Smoke Signals. Based on Sherman Alexie’s novels of life on the Rez, this film brims over with laugh-out-loud humor and dry wit. The ultimate coming-of-age story and road trip rolled into one, it’s filled with great characters like Lester Fallsapart and the great Gary Farmer as Arnold Joseph, father of one of the protagonists, who ironically really does fall apart. But the true hero of the movie is Thomas Builds-the-Fire, a happy-go-lucky visionary who helps Arnold’s son Victor reconcile his relationship with his father, and with life, over the course of the road trip. As the Rez’s DJ says, “It’s a good day to be Indigenous.”

The Commitments. This movie about some kids in Dublin who form a soul band, “The Commitments,” is hilarious. Many of the best lines are provided by the Elvis-worshipping father of the protagonist, played just brilliantly by Colm Meaney, who has a portrait of Elvis hanging just under his portrait of the Pope. The adorable (and bizarrely named) Outspan Foster, played by Irish musician Glen Hansard, will win your heart, and Maria Doyle (now Maria Doyle Kennedy of “The Tudors” fame) is marvelous. Not to mention that the music is great.

Princess Caraboo. The movie that presumably introduced Phoebe Cates to her husband, Kevin Kline, is simply marvelous all-round. Catesby plays a servant girl in Regency England (the Jane Austen era) who runs away and pretends to be an exotic princess, named Caraboo. She is taken up as a novelty by high society and eventually even meets the Prince Regent himself before being unmasked by an investigative reporter, Gutch. But the film has a happy ending, as Gutch has fallen in love with the girl and arranges for her to make a fresh start in America rather than being hanged, and then joins her. Kline as Frixos, the Greek butler of the house that takes her in, is simply priceless, and a strong supporting cast, including Jim Broadbent, John Lithgow, John Sessions as the Prince Regent, and the marvelous Stephen Rea as the reporter, make this a total feel-good hit. Wait for Kevin Kline’s “Unfortunately.”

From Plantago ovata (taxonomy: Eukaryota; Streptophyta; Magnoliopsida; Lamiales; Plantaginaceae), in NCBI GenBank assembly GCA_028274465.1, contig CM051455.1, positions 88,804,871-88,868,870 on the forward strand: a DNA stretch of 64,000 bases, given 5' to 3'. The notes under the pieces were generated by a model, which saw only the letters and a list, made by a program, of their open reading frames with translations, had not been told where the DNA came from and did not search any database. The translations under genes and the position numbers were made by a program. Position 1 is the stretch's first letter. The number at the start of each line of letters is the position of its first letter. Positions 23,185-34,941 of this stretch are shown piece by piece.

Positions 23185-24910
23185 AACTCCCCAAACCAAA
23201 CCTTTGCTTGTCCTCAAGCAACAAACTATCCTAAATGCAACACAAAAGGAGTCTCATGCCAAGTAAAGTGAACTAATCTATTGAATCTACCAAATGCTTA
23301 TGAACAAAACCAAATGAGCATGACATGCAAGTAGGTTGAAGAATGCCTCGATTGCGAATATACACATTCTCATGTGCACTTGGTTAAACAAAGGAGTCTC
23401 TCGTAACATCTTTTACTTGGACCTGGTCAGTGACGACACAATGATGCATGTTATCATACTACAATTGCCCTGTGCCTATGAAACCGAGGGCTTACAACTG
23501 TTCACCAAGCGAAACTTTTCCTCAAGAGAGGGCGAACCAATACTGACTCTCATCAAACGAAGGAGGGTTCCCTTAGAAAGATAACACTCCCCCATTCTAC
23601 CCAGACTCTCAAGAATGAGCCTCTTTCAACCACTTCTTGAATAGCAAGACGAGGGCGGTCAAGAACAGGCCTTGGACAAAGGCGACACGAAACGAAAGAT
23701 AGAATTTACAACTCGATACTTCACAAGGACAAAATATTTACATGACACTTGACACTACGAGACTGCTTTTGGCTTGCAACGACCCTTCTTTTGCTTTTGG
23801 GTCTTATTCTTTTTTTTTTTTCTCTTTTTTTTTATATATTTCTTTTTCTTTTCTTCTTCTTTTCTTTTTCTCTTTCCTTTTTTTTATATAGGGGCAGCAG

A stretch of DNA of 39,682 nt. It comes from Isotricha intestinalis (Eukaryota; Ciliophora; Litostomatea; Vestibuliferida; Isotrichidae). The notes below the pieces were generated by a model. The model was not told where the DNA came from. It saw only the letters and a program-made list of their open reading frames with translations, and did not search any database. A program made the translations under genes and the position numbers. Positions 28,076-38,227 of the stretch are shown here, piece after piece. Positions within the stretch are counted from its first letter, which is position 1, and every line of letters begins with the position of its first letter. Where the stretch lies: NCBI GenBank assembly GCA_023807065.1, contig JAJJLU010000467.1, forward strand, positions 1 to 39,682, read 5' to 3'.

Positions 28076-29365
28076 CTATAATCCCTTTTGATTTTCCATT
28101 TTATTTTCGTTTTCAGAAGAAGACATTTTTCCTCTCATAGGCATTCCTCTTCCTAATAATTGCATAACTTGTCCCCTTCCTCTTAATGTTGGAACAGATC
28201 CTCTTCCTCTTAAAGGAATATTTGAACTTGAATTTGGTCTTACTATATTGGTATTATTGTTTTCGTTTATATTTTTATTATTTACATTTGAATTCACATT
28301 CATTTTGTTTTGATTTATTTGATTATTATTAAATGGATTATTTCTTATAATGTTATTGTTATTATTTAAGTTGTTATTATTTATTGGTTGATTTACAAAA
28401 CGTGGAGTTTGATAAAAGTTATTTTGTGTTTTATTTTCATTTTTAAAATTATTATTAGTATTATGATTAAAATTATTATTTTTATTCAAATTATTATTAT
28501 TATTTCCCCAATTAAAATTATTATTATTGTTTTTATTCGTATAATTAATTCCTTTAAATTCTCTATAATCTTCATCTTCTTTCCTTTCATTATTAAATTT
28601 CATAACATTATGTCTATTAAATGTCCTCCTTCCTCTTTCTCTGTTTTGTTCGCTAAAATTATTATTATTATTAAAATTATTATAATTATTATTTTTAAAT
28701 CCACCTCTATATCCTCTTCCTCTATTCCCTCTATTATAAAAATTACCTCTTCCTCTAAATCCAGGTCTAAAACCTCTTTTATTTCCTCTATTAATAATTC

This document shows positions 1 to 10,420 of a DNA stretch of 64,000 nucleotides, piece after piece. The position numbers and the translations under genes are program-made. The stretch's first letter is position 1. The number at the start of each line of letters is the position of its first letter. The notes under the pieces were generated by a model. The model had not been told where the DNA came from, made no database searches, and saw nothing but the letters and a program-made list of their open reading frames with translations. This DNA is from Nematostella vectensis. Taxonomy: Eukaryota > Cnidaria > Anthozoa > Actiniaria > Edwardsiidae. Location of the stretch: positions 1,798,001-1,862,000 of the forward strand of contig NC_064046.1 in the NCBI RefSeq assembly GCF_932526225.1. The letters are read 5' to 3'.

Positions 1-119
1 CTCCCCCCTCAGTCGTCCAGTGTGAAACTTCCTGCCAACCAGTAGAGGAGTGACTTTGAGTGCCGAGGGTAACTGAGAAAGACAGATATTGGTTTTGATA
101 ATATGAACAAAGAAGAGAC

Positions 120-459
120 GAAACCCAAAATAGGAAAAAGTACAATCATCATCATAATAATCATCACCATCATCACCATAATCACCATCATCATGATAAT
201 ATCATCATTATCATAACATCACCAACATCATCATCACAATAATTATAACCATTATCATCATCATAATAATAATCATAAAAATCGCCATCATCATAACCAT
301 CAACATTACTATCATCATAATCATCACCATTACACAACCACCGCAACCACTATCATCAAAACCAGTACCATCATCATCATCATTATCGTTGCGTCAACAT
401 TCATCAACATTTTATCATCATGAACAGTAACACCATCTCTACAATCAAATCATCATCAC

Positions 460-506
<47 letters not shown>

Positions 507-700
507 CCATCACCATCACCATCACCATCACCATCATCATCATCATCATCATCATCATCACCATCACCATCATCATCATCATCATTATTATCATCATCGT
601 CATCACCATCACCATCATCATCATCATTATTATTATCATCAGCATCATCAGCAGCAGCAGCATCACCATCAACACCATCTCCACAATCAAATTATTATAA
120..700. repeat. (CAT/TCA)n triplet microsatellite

Last Holiday. Queen Latifah at her finest, playing Georgia Bird, a gifted cook who worships Emeril and longs to open a restaurant but instead is working in the cookware department of a department store run by a greedy, horrific monster who embodies every moronic, “hot” management trend, much like Dilbert’s pointy-haired boss. When Ms. Bird is misdiagnosed with a terminal illness and told she only has two weeks to live, she decides to chuck it in and spend those two weeks at a super-elite hotel and spa in Switzerland, enjoying the delicious dishes prepared by their outrageously eccentric chef, played marvelously by Gerard Depardieu. When her horrid uber-boss shows up at the same resort, hilarity follows on a grand scale, and Georgia eventually triumphs. Don’t ever forget Depardieu’s secret to happiness: butter. (But he forgot salt.)

Independence Day. What red-blooded Earthling wouldn’t love this movie, where, as star Will Smith says, we “whup ET’s ass”?! Jeff Goldblum is simply priceless as the nerdy genius who saves the day, but it’s his onscreen father, played to perfection by Judd Hirsch, who steals all the scenes. At Hawk’s Haven, we watch “Independence Day” every Fourth of July. But I could probably watch it every week.

Honorable mention:

Scrooge. The musical version of “A Christmas Carol,” starring Albert Finney, is hilarious, and the music is fantastic. David Collings as Bob Cratchit, Karen Scargill as his adorable daughter Kathy, and one of Scrooge’s debtors, Tom Jenkins (Anton Rogers), a soup seller, are so great, and we’re treated to guest appearances by Sir Alec Guinness as Marley’s Ghost, Dame Edith Evans as the Ghost of Christmas Past, and Sir Kenneth More as the Ghost of Christmas Present. But it’s really David Collings who steals the show as Cratchit. My other fave is “Mr. Magoo’s Christmas Carol,” which also has really memorable music. The reason these fall in the “Honorable Mention” category is simply because they’re seasonal.